Arch of Adrian in Athens, Greece
A striking example of the architecture of ancient Greece is the Arch of Hadrian, established in Athens. Like many other famous buildings in Athens, it is built of white Pentelic marble and stands on the old Athens road, which leads from the city center to the Temple of Olympian Zeus. Marble slabs, from which have developed the arch, are connected between the brackets to not use the cement. The Arch’s space is divided into three rectangular pieces of Corinthian columns and pilasters. On one side of the arch, which is crowned by the entrance to the old city, the inscription reads: "This is Athens - a city of Theseus" and on the other: "It is not the city of Theseus, but Adrian."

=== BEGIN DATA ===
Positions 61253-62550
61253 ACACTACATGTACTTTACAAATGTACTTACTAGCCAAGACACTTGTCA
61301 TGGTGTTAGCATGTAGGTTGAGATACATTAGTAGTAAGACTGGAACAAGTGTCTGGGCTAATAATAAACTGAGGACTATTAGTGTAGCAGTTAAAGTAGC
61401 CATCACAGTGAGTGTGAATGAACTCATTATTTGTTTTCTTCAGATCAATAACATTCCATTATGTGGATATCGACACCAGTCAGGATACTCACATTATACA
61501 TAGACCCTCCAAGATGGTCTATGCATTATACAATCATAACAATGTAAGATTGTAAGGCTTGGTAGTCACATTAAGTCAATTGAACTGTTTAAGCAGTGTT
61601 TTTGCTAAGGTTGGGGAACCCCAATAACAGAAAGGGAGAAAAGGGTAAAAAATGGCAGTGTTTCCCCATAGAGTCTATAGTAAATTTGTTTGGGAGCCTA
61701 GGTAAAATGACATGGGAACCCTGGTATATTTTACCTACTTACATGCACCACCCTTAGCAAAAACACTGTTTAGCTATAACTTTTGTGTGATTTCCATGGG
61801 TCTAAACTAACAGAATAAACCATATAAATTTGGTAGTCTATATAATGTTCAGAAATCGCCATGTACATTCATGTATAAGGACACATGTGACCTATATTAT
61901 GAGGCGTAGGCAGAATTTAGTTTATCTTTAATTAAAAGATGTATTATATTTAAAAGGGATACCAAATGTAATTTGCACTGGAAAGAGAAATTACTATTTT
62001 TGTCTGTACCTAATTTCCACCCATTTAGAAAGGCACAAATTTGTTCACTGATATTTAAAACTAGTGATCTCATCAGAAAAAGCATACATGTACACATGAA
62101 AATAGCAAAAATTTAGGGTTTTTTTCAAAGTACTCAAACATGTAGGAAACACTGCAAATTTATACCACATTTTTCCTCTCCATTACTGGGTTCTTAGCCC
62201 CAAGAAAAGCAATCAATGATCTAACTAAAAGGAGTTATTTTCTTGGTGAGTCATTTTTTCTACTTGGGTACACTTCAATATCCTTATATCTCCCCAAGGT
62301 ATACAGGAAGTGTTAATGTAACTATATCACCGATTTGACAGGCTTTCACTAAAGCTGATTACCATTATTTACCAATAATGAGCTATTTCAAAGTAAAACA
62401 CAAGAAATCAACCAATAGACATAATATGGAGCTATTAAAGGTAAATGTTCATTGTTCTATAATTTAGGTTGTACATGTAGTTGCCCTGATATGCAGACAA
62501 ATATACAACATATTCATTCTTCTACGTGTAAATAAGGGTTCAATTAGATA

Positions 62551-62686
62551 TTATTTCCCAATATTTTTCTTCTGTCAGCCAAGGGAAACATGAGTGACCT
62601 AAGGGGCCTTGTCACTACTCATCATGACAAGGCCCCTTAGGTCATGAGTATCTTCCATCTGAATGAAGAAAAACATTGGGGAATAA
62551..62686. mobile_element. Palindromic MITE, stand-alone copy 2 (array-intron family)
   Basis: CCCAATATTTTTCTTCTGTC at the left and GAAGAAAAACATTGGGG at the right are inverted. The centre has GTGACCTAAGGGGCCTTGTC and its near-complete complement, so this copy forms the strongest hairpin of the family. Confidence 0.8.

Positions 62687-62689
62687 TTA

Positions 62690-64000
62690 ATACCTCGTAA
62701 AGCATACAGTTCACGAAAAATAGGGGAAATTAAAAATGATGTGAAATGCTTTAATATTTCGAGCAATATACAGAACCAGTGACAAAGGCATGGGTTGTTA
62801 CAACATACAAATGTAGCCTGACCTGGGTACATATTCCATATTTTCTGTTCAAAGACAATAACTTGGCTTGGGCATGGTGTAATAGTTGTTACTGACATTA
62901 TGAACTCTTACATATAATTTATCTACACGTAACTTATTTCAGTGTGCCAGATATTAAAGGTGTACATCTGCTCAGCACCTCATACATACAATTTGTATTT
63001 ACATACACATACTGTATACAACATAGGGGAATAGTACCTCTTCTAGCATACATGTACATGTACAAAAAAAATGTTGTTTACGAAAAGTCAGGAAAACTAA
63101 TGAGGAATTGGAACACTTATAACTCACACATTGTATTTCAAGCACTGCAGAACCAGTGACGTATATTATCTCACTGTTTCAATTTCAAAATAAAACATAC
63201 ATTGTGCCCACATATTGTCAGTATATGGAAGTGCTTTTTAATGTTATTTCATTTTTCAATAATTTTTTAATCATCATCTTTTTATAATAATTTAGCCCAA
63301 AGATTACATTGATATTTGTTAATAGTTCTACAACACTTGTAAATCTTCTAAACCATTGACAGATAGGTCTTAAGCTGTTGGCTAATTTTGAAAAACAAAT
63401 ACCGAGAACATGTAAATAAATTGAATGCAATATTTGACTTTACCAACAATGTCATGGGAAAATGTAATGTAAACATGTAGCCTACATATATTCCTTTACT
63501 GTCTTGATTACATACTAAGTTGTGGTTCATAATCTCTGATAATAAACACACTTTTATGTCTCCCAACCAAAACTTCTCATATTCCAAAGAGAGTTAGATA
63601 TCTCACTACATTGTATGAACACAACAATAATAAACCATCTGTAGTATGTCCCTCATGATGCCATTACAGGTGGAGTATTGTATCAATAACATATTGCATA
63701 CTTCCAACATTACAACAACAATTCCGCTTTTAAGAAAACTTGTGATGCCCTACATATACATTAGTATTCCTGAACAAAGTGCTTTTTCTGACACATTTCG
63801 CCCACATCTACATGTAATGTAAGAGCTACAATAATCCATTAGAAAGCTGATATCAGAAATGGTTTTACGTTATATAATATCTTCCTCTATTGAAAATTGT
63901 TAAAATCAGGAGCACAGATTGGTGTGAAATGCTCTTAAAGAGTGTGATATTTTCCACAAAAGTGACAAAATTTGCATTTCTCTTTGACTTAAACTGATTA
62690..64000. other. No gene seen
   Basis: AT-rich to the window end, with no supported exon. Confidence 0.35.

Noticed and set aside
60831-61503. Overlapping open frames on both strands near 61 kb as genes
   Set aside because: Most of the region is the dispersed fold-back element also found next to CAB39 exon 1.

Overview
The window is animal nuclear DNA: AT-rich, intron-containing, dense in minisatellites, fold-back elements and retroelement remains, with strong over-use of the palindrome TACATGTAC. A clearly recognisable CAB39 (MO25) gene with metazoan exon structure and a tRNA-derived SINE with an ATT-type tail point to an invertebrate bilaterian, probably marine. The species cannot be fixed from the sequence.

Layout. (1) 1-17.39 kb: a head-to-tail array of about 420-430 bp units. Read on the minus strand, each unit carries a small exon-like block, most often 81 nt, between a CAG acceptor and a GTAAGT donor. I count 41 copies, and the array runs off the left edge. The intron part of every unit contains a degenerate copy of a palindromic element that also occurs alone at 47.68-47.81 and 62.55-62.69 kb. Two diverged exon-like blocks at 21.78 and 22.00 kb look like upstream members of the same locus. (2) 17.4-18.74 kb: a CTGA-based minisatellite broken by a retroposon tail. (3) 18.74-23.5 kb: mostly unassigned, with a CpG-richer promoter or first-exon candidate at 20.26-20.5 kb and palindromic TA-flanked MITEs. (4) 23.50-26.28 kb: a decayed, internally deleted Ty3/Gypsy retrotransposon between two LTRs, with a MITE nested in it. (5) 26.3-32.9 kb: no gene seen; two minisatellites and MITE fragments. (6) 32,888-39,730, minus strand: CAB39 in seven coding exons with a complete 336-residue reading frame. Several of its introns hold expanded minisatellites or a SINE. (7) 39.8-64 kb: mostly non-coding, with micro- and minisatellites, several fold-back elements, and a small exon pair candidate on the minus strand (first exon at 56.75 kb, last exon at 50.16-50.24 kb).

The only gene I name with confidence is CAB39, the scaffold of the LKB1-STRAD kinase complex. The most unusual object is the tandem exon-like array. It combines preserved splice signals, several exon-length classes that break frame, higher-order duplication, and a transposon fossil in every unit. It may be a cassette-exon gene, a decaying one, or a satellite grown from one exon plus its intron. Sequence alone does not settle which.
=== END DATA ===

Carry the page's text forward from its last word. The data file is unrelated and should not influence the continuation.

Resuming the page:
In the 18th century, the Arch of Hadrian served as one of the seven gates in the defensive wall that the Turks built round the city against the attack of the Albanians raiders. Given that the monument was never fully protected, it has survived time in extraordinary condition. Unfortunately, in the recent decades, pollution has caused extensive discoloration of the original material and degradation of the inscriptions.